The bombing of Sarajevo in the 1990s left the streets of the Bosnian capital pocked with craters from exploding shells. Some saw only ugliness in the jagged holes. But others read an ironic poetry in their flower-like shapes: ''Sarajevo roses'' are what the Sarajevans themselves call those hideously artful mementos of death that have been filled in and painted petal-red.
I mention the city's breathtaking blooms (which challenge a pedestrian to choose between a respectful sidestep or an assertive footfall of life goes on) because there's something of that same irony in A Very Long Engagement, Jean-Pierre Jeunet's gorgeous adaptation of Sébastien Japrisot's novel about a young Frenchwoman's search for her soldier fiancé at the end of World War I. Jeunet is, remember, the filmmaker whose whimsical, miniaturist, antiquey touch with Amélie created an irresistible, snowglobe-size world of romance with handmade details. The film also launched Audrey Tautou as a new aesthetic standard-bearer for international gamines. Now it's as if quirky, dreamy Amélie herself has stepped into foxholes to observe men at war. This is a movie that considers graphic violence with a refined taste for the sensuous: Guts spill, blood spurts, corpses stink, but there is a handsome, absurdist humanity to the way Jeunet (who wrote the script with Guillaume Laurant) maps out the crossroads of human carnage and human caring.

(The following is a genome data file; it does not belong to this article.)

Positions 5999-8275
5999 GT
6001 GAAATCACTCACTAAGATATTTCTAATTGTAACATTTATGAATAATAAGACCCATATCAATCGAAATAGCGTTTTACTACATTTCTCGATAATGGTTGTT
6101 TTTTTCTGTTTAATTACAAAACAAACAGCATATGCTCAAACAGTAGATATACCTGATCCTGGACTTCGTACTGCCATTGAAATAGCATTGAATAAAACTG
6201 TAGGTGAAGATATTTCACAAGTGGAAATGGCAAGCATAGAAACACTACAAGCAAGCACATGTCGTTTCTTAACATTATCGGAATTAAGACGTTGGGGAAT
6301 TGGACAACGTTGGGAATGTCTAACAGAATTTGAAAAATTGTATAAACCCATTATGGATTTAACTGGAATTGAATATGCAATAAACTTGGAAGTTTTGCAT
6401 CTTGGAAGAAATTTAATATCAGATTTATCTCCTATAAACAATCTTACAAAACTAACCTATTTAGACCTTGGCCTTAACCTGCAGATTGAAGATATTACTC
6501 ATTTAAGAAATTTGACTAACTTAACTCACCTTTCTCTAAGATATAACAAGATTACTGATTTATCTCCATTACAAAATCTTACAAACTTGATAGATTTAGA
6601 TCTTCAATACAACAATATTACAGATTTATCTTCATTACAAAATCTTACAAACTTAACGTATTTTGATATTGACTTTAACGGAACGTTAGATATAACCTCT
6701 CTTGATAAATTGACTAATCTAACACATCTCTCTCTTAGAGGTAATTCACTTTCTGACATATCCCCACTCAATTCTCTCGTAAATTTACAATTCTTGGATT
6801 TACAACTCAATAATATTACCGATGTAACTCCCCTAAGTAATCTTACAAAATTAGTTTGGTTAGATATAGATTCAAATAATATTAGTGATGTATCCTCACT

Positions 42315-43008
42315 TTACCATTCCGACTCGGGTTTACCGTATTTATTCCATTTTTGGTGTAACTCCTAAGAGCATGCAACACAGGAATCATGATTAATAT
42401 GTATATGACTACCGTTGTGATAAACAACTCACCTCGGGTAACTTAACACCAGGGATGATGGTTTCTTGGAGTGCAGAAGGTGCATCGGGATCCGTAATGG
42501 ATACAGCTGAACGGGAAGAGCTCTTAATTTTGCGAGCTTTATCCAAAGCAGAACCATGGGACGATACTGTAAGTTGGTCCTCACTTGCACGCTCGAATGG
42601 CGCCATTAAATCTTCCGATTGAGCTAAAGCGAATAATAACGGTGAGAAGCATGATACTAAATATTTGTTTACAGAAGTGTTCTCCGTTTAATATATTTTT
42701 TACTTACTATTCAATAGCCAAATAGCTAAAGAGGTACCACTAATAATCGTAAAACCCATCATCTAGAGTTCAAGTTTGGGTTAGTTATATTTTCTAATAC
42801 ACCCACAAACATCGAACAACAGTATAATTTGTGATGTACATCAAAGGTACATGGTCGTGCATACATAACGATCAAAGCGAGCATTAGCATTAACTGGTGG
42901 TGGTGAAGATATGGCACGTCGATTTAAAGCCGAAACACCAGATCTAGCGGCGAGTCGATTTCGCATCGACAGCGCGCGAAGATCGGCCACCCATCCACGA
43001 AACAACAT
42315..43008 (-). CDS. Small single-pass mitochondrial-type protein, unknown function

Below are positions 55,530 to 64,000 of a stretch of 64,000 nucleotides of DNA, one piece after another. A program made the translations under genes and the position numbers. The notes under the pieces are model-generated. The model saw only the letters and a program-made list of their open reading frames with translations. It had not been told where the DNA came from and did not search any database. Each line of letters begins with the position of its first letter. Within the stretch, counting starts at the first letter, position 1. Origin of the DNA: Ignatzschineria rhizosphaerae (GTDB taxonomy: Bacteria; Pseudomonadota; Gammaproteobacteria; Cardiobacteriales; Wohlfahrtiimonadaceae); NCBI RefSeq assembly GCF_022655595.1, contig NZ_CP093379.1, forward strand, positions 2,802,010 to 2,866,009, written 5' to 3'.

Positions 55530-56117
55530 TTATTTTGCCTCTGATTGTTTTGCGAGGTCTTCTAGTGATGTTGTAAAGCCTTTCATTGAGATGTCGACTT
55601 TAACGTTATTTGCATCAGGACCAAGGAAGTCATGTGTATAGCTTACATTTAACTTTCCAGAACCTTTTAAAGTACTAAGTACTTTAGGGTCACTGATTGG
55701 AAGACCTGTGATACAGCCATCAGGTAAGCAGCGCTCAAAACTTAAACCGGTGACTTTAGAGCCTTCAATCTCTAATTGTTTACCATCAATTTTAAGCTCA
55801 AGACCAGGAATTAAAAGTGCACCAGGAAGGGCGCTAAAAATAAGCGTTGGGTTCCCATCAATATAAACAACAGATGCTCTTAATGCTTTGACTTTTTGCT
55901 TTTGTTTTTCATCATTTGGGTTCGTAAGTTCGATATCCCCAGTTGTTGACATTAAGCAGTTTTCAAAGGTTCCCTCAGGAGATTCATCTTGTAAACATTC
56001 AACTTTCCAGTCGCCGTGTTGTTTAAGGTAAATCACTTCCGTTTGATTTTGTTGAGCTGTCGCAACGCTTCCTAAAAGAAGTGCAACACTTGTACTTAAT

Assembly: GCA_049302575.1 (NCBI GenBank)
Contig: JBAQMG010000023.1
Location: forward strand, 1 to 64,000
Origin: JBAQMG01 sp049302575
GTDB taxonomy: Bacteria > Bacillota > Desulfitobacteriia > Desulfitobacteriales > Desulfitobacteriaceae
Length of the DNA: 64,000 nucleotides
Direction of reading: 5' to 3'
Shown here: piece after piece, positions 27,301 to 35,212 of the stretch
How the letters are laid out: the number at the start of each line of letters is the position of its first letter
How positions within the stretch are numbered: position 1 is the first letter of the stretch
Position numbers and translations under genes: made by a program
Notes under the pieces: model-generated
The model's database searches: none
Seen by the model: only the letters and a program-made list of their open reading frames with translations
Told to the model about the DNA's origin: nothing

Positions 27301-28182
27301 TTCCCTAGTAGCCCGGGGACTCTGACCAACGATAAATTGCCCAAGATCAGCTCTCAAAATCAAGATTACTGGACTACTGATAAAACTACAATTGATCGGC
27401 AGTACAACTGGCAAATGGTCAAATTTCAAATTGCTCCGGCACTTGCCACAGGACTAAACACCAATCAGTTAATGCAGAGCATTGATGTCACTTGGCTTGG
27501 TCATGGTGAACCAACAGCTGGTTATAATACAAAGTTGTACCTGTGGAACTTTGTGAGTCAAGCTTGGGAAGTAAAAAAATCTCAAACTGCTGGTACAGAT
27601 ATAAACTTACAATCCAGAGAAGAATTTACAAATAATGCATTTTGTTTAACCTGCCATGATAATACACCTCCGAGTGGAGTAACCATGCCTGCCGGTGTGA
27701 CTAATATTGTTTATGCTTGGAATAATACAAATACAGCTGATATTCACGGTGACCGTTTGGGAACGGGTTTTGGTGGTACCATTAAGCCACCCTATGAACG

A Very Long Engagement is also a narrative that revels in digressions it's an even more complicated construction than Amélie, juggling history and fiction with a large French cast and, in passing, a French-speaking Jodie Foster. Tautou once again stars, this time as Mathilde (another radiant boho type, she plays a mournful tuba as a hobby), who is convinced that her beloved is alive, although all signs point to his demise. Gaspard Ulliel (Strayed) plays Mathilde's sweetheart, Manech, with a boyish sexuality that would make the hearts of Josh Hartnett fans flutter.
But Manech is only one of five soldiers, all of them wounded and court-martialed, who are sent out as a group to toil until death in a no-man's-land between French and German trenches. And each of them, too, has a biography respectfully recounted, leading backward and forward and finally to Mathilde. As voice-over narration describes the beatific faith that only Tautou could pull off without looking like a simpleton, ''If Manech were dead, Mathilde would know.''
Jeunet has commented in interviews on Stanley Kubrick's stunning 1957 war picture Paths of Glory, and there is, to be sure, something of the same outrage embedded in this newer picture of spreading insanity in an older war. But the counterpoint of ugliness and beauty, observed with the patience an artist might lavish upon a portrait of a beloved, is Jeunet's own invention. And it is made for sore hearts as well as eyes.